Tag Archives: Dallas

Reflections on the Assassination of John F. Kennedy

by Rich Weatherly

For anyone old enough to remember the JFK assassination it’s one of those significant emotional events we’ll never forget. It’s much like our memory of the attacks on 9/11.

I began my day on Friday November 22, 1963 preparing to return home from the Great Lakes Naval Training Center north of Chicago. Having just completed the US Navy Class A Radar School, I’d packed my sea bag, taken care of last minute administrative details and found myself sitting in the waiting room of the dispensary over the Noon hour, getting ready to retrieve my medical records. Our school was one of many graduating classes at the training center; some returning home while others transferred directly to a new duty station. Conversations centered on plans for the transition. The room filled with the low hum of chatter. Each person waited for his name to be called from a clerk at the front desk. At about 12:30 p.m. someone patched a Chicago radio station broadcast over the public address system.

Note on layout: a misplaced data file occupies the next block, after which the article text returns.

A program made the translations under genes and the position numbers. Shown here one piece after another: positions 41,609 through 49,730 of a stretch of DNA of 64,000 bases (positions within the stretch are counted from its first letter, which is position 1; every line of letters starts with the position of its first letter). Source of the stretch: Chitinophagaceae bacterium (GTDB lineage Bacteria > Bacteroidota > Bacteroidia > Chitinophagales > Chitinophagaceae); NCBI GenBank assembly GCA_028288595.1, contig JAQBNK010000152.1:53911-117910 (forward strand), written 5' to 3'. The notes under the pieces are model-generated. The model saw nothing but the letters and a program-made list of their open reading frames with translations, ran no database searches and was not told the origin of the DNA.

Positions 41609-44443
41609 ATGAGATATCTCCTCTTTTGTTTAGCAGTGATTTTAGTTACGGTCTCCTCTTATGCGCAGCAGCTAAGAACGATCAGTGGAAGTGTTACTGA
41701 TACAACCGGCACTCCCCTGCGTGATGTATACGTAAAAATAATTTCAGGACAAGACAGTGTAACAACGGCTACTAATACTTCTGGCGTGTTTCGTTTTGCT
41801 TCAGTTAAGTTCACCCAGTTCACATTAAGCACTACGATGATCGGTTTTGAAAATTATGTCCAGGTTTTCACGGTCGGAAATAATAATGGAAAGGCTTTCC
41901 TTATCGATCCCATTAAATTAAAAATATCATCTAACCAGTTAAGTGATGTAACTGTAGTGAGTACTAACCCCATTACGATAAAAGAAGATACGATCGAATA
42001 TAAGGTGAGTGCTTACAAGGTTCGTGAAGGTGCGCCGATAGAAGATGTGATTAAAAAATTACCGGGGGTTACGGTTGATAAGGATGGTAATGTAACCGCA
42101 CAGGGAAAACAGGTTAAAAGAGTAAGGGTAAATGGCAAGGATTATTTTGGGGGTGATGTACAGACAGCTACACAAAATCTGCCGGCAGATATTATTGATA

Dealey Plaza

Dealey Plaza (Photo credit: Miradortigre)

The first announcements only mentioned an attack on the presidential motorcade and that Texas Governor John Connolly had been injured. As the facts began to be sorted out, we learned the truth. Shock and dismay spread across the faces of everyone gathered and the chatter transformed into silence when we learned that President John F. Kennedy had been assassinated.

English: John F. Kennedy, former President of ...

English: John F. Kennedy, former President of the United States. Slightly modified from original (right eye darkened to match brightness of left). Türkçe: John F. Kennedy (1917 – 1963), Amerika Birleşik Devletleri’nin 35. Başkanı. 1961 yılında Başkanlık görevine başlayan Kennedy, 1963 yılında hâlâ görevdeyken bir suikast sonucu hayatını kaybetmiştir. (Photo credit: Wikipedia)